James Lawton: Beckham's feet must do talking

David Beckham is not the first foreign celebrity player to be sent off in Spain for calling a match official a "
hijo de puta" but this shouldn't lull us into a dismissive shrug. This from the vastly celebrated but currently hapless England captain was rather more than a slip of the tongue.

David Beckham is not the first foreign celebrity player to be sent off in Spain for calling a match official a " hijo de puta" but this shouldn't lull us into a dismissive shrug. This from the vastly celebrated but currently hapless England captain was rather more than a slip of the tongue.

Some translations here rendered the phrase down to the relatively benign "sonofabitch", which of course in America can be almost playful, as in "howyadoin' you ol' sonofabitch". But try that in the Spanish-speaking world and you would be best off wearing a bullet-proof vest.

Hijo de puta permits only one interpretation. It means "son of a prostitute" and saying it on a football field is to guarantee you are either engulfed by a profoundly insulted opponent or dismissed by an official. Either way, it is an act of mind-spinning stupidity. For the record, Beckham's fate befell Diego Maradona in Barcelona in 1982 when playing for Argentina against Brazil.

However, Maradona was 21 at the time and widely seen as a brilliant but problematic son of the slums of Buenos Aires. He hadn't been captain of his country for years and lauded as an inspirational field general.

Another difference shouts out. For Maradona there would be plenty of redemption, not least as a 25-year-old who won a World Cup as near to single-handedly as was humanly possible. Four years on, when he was 29 - the same age as Beckham is today - Maradona carried a threadbare Argentina into another World Cup final in Rome. When all this is considered it is impossible not to return to the old question: what, in the end, will Beckham's career amount to beyond a mountain of publicity?

The Real Madrid president Florentino Perez's body language was thunderous when Beckham was shown a red card, for a second time this season, on Saturday early on in another defeat, this time against ill-considered Murcia.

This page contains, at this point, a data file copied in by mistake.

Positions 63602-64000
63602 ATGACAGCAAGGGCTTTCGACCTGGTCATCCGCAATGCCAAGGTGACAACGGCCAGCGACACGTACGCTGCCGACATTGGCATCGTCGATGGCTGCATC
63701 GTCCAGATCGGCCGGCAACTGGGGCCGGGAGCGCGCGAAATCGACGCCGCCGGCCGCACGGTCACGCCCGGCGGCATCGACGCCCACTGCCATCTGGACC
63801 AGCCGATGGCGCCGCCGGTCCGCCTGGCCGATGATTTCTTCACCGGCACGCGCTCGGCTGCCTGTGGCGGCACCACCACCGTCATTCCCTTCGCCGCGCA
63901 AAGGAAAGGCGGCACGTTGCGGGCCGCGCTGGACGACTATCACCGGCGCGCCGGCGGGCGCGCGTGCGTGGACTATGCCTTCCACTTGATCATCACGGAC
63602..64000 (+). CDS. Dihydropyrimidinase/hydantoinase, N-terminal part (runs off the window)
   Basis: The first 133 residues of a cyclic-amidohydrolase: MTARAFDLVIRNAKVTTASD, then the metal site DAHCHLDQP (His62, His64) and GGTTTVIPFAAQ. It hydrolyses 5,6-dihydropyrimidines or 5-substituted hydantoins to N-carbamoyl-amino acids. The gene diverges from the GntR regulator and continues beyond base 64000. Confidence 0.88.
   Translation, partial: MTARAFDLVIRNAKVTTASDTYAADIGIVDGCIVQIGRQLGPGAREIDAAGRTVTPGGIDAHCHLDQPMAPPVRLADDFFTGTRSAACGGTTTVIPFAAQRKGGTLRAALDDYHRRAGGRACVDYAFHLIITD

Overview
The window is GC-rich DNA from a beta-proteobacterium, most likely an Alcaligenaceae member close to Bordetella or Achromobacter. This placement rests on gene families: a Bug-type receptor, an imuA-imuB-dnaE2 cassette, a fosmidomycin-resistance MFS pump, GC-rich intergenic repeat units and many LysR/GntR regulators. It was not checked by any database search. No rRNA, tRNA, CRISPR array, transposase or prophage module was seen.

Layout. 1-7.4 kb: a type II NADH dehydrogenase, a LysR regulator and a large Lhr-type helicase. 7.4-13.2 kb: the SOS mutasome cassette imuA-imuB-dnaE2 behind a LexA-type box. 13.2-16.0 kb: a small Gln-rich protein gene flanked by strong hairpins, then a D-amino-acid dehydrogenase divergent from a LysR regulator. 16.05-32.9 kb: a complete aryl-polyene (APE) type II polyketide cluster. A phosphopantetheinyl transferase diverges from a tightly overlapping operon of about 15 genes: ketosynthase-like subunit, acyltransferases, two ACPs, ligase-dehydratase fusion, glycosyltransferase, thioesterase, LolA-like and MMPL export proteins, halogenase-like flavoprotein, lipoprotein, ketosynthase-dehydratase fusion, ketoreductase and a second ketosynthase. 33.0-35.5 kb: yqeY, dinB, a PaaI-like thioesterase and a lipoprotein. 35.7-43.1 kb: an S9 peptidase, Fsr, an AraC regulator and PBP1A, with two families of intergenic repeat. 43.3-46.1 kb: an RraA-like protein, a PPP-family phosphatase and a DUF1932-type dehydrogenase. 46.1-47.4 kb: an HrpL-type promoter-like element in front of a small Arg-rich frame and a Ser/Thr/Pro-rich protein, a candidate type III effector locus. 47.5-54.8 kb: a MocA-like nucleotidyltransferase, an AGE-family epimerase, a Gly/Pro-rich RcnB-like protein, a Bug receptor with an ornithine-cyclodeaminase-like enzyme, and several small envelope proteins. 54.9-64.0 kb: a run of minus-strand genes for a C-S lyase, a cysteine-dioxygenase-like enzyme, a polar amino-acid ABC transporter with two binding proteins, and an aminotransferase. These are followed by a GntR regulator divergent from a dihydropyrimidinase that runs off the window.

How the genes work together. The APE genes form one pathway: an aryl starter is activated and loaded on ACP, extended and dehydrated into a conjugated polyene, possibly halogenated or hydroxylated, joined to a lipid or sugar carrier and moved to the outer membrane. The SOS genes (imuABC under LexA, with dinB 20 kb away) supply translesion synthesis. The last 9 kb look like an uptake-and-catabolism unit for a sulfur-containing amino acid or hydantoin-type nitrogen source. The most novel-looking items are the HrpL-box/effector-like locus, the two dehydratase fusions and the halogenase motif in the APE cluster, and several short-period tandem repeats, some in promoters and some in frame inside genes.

Inevitably, this will strengthen suggestions that Beckham will return to England, and almost certainly Chelsea, at the end of a season in Spain that, both on and off the field, can now only be described as catastrophic.

It would be tedious to go over all the old ground of the Chelsea possibility after so many weeks of speculation, but in the light of still another Beckham controversy - and on a day when Sven Goran Eriksson was announcing his English fighting force for the European Championship in Portugal - there is one pertinent area of debate. It centres on the quality of leadership we can expect from Beckham.

The uncomfortable fact is that if we put on one side the supreme moment of Beckham's England captaincy - when he sent in that late free-kick against a lowly-ranked but obdurate Greece at Old Trafford three years ago during World Cup qualification - the record is hardly likely to create a groundswell of confidence.

Before he got the job, which he touted for with great energy, he had done well to outgrow the appalling lapse of judgement which saw him sent off for a childish lunge at an Argentinian opponent in the World Cup in 1998. But since his appointment the marks of true distinction - and significant leadership - have been disappointingly few.

In some ways his second World Cup was as unfortunate as his first. Clearly not fully fit, he provided a corner for one goal and then converted a penalty against Argentina in the group games.

But in the quarter-final against Brazil, who up to that point had struggled - at times desperately - England became a leaderless rabble in a second-half performance that remains grimly unforgettable for its lack of both enterprise and fight.